Oversize 22-inch wheels stuff the wells on the Edge Sport. (All photos: Bill Griffith/Boston.com)
Everyone, it seems, is looking for an edge in this life.
Ford, on the other hand, wants everyone to have an Edge – the company’s well-designed crossover vehicle. The Ford Edge is a five-passenger family hauler available in four trim levels (SE, SEL, Limited, Sport) and as either a front-wheel-drive or all-wheel-drive vehicle. Prices start at $26,635.
Our test car was a top-of-the-line Sport version with an MSRP of $35,605 and a final sticker number of $41,755. It was optioned with a Premium package ($1,995) that included a welcome automatic liftgate and auto temperature control along with memory seat presets, power heated mirrors, and a garage door opener. It also had a navigation system (another $1,995) and 22-inch polished aluminum wheels.
The 3.5 liter V-6 puts out 265 horsepower via a 6-speed automatic transmission. The gearing was such that the Edge has a lot of zip off the line considering it weighs 4,288 pounds. In the top gears, overdrive kicks in. The Edge is rated at 15 miles per gallon city and 22 highway. We made a pair of Boston-to-Hartford round-trips, averaging 19.6 m.p.g. overall and using the nav system to take an over-hill-and-dale route home to avoid Sunday night Mass Pike traffic.
One thing that isn’t edgy is the styling; instead, it’s rounded in what has come to be crossover styling. This lack of edges gives the vehicle a smaller appearance. Start to wash it in the driveway, as we did for a photo shoot, and you realize it’s a good-sized vehicle.
It used to be that body-styling kits were the province of muscle cars and sport sedans. Add crossovers to that list now. Our Sport had front and rear air dams, side skirts, and lower door caps in matching body color. Generally, color doesn’t count when talking test cars, but this vehicle was in Ford’s limited edition Sport Blue and the body trim pieces were in the same color instead of contrasting black or silver. In addition, the front air dam contained the fog lights and its own grille insert.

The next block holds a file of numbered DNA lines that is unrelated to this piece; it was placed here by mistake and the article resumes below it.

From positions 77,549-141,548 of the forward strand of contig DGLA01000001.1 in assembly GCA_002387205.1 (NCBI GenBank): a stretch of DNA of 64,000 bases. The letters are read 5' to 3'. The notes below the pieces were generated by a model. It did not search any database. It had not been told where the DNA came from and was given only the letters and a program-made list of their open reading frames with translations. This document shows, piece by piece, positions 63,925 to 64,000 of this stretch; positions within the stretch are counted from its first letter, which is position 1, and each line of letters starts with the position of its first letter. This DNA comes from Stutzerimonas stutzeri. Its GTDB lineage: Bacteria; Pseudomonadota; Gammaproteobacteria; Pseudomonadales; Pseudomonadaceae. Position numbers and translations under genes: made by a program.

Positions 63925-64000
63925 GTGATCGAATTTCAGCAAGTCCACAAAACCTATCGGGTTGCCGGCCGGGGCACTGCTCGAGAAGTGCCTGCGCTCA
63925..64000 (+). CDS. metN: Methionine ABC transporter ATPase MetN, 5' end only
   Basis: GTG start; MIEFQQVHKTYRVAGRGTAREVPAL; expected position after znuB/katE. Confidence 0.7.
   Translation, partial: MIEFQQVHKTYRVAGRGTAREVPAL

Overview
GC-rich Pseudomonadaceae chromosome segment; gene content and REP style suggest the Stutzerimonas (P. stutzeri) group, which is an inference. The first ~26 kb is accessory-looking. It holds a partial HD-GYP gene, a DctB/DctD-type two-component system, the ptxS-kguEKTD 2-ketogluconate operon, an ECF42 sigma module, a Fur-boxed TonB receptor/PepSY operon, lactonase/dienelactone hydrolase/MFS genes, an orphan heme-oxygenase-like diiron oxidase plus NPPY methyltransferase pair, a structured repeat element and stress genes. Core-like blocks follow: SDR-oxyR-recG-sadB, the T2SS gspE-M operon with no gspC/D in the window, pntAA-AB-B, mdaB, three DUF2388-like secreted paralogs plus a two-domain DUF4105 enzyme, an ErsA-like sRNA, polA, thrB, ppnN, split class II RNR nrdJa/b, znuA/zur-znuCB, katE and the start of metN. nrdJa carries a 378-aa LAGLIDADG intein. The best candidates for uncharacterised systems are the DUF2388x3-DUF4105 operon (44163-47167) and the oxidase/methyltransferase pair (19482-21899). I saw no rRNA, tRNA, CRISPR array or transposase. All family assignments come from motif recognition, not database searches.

Adjusting mirrors and seats are an part of daily life when you’re in and out of different vehicles. I remember past times when I’d buy small “stick-on” convex mirrors to put on my outside mirrors. Ford has built them into the Edge, placing a convex section in the top outside corner of both driver and passenger-side mirrors. It’s an excellent way to cover blind spots and make mirror adjusting not quite so critical. The mirrors already have puddle lamps built in. All that’s missing is to have directional flashers in the mirror to make them an ultimate package – and extremely expensive to replace.
The seats seemed comfortable, but 100 miles into the first trip, my back was really tired and aching. That’s when I found the lumbar lever and found a better position. After that, the combination of great legroom and supportive leather seats with perforated suede inserts were fine.
Not so fine was the stopping. I found it necessary to use a lot of pressure on the brake pedal. It’s a combination of vehicle weight, power assist settings, and brake system size.
On the road, the handling was predictable and comfortable, thanks to its car-based platform. In addition, the Edge was quiet, visibility was good, and the vehicle was notably stable in a late-night leg of the trip that included 100 miles in a seemingly endless thunderstorm with associated gusty winds and driving rain.
The fancy interior negates using the Edge for serious hauling, but lowering the rear seats and passenger seat makes it possible to haul the likes of an eight-foot item (say a fence post).
At first glance the interior looks drab, perhaps because the top of the instrument panel dominates the view. Once inside, there’s a different feel, thanks to lighting and the different perspective.
We liked the center console/armrest. It’s got a deep hidden area under a lower removable shelf, plus a top shelf with room for phones, MP3 players, change, and the like. Inside is a power outlet plus USB and auxiliary plugs. In addition, there are cutouts for charging cords to extend outside the console while allowing the armrest to lie flat. The color-selectable ambient lighting is a nice touch when using the cupholders at night.
The brushed aluminum center stack is framed by extremely long and narrow air vents. Rear legroom is adult-friendly.
Edge sales in April were off approximately 30 percent from the same month a year ago, mirroring Ford’s car and light truck division sales. The exception has been the Fusion and Fusion Hybrid, which is up over a year ago.
So, if you’re looking for an edge, Ford has some deals for you.
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